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Welcome to Everytown: A Journey into the English Mind
     

Welcome to Everytown: A Journey into the English Mind

by Julian Baggini
 

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What do the English think? Every country has a dominant set of beliefs and attitudes concerning everything from how to live a good life, how we should organize society, and the roles of the sexes. Yet despite many attempts to define their national character, what might be called England's national philosophy has remained largely unexamined—until now.

Overview

What do the English think? Every country has a dominant set of beliefs and attitudes concerning everything from how to live a good life, how we should organize society, and the roles of the sexes. Yet despite many attempts to define their national character, what might be called England's national philosophy has remained largely unexamined—until now. Philosopher Julian Baggini pinpointed an area on the outskirts of Rotherham as England in microcosm—an area which reflected most accurately the full range of the nation's inhabitants, its most typical mix of urban and rural, old and young, married and single. He then spent six months living there, immersing himself in this typical English Everytown, in order to get to know the mind of a people. It sees the world as full of patterns and order, a view manifest in its enjoyment of gambling. It has a functional, puritanical streak, evident in its notoriously bad cuisine. In the English mind, men should be men and women should be women (but it's not sure what children should be). Baggini's account of the English is both a portrait of its people and a personal story about being an alien in your own land. Sympathetic but critical, serious yet witty, Welcome to Everytown shows a country in which the familiar becomes strange, and the strange familiar.

Editorial Reviews

Financial Times
An illuminating guide to the folk philosophy of England.
Guardian
This is a thoughtful, sympathetic portrait of white working-class life which is essential reading.
Independent
Baggini turns out to be a sensitive observer who takes people and places on their own terms. He is also good at examining his own prejudices and fears.
London Review of Books
An insightful and often amusing investigation of what it means to be English.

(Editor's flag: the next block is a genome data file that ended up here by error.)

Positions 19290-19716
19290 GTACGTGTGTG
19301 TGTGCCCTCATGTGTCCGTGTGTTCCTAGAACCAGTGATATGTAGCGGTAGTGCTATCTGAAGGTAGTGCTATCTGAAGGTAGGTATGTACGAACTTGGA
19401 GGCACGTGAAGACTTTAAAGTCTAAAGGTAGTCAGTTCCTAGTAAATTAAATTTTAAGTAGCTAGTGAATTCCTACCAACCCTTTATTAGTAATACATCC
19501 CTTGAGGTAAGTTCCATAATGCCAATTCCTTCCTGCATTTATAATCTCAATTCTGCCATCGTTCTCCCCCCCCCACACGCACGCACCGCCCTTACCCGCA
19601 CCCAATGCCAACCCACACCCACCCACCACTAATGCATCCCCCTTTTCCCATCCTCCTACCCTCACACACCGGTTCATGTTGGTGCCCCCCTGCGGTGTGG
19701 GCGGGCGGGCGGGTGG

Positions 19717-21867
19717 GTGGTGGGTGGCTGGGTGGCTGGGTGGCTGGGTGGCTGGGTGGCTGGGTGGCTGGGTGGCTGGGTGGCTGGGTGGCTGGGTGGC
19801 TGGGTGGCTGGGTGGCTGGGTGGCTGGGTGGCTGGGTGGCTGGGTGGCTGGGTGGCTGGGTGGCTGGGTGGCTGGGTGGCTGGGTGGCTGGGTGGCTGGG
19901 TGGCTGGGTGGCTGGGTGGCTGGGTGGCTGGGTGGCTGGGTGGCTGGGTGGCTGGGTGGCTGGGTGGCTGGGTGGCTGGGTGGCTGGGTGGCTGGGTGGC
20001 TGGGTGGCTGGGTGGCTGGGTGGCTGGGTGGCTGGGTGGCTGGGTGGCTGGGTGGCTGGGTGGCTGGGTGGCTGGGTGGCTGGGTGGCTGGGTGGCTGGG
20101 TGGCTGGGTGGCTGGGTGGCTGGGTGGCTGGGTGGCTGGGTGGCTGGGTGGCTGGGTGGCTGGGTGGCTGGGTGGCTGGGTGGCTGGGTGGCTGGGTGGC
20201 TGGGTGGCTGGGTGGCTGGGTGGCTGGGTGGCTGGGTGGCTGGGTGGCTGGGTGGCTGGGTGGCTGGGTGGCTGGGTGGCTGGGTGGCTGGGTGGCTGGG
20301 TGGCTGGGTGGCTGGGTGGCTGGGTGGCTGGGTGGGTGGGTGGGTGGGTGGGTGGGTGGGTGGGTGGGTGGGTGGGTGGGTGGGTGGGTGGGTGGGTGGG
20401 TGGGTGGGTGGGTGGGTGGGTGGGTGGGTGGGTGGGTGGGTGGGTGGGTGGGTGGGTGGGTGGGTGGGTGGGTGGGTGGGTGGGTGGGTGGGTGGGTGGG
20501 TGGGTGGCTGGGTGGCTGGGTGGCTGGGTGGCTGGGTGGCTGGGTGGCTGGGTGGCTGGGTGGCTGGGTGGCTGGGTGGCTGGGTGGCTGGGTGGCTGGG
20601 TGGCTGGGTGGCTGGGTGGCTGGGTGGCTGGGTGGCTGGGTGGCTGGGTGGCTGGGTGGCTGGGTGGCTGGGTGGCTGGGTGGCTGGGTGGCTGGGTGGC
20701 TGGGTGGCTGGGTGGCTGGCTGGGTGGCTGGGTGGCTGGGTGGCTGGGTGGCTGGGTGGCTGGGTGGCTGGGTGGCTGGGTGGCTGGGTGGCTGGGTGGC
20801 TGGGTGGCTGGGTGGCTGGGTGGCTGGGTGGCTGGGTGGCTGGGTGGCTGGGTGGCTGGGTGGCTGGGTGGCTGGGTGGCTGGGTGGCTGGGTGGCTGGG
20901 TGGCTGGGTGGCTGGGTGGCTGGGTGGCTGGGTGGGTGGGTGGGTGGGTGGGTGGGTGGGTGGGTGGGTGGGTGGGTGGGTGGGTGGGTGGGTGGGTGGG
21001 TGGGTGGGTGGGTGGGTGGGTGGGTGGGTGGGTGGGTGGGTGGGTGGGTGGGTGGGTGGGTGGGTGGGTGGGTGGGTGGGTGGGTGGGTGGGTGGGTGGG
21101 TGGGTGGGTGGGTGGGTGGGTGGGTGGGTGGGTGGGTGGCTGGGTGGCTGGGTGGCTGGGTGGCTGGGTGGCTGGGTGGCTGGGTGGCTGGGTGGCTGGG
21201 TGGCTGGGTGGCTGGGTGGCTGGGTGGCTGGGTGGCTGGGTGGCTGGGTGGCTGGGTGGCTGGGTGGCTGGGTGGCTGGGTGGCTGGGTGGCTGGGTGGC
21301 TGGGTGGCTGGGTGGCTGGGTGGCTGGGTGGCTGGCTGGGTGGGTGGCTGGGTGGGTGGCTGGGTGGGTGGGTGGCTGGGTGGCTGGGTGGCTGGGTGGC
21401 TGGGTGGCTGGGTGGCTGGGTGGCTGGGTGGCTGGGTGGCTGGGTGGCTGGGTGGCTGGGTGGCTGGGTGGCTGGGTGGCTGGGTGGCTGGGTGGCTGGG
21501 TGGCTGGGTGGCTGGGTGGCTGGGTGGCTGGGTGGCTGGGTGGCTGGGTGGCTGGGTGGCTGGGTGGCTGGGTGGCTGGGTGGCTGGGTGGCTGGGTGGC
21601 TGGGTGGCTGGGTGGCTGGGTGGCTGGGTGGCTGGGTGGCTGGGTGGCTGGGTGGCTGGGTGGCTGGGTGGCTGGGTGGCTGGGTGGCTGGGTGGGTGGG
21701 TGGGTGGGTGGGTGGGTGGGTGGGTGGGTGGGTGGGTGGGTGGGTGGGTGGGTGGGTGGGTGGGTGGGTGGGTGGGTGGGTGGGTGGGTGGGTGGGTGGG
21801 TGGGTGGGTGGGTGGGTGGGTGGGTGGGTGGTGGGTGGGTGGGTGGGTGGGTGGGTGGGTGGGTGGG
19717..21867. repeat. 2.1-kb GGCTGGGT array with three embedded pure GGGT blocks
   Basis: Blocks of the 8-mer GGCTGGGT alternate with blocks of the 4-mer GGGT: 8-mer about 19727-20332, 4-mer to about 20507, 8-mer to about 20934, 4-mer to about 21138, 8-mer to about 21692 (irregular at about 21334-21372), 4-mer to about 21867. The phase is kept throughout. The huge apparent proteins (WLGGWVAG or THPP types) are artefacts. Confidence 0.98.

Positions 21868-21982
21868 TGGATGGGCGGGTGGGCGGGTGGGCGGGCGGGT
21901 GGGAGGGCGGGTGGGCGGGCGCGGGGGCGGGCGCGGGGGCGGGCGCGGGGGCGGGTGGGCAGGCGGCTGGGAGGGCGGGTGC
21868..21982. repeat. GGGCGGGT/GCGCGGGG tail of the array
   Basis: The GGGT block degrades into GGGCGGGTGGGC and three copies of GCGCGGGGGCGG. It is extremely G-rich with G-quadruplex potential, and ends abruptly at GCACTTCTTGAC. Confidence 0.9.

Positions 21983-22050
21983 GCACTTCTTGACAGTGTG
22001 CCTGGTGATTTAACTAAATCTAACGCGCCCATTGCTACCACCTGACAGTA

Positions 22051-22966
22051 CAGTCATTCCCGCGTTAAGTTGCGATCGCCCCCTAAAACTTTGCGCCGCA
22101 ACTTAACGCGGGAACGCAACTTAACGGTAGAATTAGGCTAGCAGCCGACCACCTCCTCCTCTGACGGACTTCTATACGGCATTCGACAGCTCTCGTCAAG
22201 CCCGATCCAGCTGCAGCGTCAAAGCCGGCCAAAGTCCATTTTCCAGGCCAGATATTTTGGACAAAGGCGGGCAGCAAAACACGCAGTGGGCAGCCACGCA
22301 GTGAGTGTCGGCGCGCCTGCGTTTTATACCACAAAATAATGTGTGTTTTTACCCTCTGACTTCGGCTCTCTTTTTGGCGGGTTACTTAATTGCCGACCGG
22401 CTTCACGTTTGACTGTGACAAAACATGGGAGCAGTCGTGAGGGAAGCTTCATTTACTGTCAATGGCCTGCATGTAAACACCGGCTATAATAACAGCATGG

Observer
Baggini's skill lies in unpacking the 'belief systems' of the English working classes . . . Baggini's analysis has potentially far-reaching implications for everyone.
Press and Journal
An entertaining read.
Time Out
Baggini is an intelligent, amiable guide to this alien(ish) territory, and Welcome to Everytown does have perceptive things to say about class and suburbia and Englishness.
Library Journal

Two new books on modern English culture offer starkly different perspectives. Lyall, an American journalist for the New York Times who moved to London more than a decade ago, provides an outsider's view, offering a mixture of first- and secondhand anecdotes along with British history and literature. Not a guide for how to act or what to do to fit in, this book is a view of society that the usually shy British may find exceedingly revealing. But Lyall's perspective will aid an outsider's understanding of the culture of modern Britain. Some of the vignettes may make readers unfamiliar with British culture scratch their heads in wonder or confusion at this highly readable book covering topics from Parliament, food, dental care, and cricket to sex, alcohol abuse, and the love of eccentricity and celebrity. Recommended for anyone wanting an intelligent and amusing American perspective on the world of the British.

English philosopher Baggini (Atheism: A Very Short Introduction; editor, The Philosophers' Magazine) writes about his six-month experiment living the life of the average Britisher. In an attempt to uncover the philosophy and values of his country, he moves to the town of Rotherham, South Yorkshire, which he identified as statistically average for England, and experiences life through activities determined most "average" for his compatriots. Using his experiences and social statistics, Baggini writes about such issues as racism, sexism, politics, gambling, food, and aesthetics. He presents a working-class culture based in conservative communitarianism that favors convenience. Both books are biased-Lyall from an American viewpoint and Baggini from anEnglish one-and each has its own audience. Lyall's book will fit easily into any travel/culture section in the United States; Baggini's will appeal primarily to those looking for a silver lining in modern English life and is recommended only for libraries with a British or devotedly Anglophile audience. [See The Anglo Files in Prepub Alert, LJ4/1/08.]
—Sheila Kasperek

Product Details

ISBN-13:
9781862079984
Publisher:
Granta UK
Publication date:
03/01/2008
Pages:
288
Sales rank:
795,503
Product dimensions:
5.10(w) x 7.70(h) x 0.90(d)

Meet the Author

Julian Baggini is the editor and co-founder of The Philosophers' Magazine. He writes regularly for the Guardian, Independent and Independent on Sunday, Prospect, and the TES, and has appeared on Nightwaves and In Our Time. He is the author of several books on philosophy, including Atheism: A Very Short Introduction and Making Sense: Philosophy Behind the Headlines.

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